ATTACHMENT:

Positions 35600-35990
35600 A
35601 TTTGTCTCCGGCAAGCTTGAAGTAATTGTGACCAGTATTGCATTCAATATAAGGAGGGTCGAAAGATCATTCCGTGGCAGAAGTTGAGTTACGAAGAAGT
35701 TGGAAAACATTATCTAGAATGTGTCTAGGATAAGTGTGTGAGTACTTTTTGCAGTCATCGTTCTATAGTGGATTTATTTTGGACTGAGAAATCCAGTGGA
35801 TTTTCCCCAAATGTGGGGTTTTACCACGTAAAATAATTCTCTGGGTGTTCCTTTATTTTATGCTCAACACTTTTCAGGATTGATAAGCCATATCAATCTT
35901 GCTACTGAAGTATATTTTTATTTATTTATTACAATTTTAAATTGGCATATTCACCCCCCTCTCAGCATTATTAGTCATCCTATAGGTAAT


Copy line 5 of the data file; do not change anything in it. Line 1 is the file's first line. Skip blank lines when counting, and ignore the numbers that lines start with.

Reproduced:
35801 TTTTCCCCAAATGTGGGGTTTTACCACGTAAAATAATTCTCTGGGTGTTCCTTTATTTTATGCTCAACACTTTTCAGGATTGATAAGCCATATCAATCTT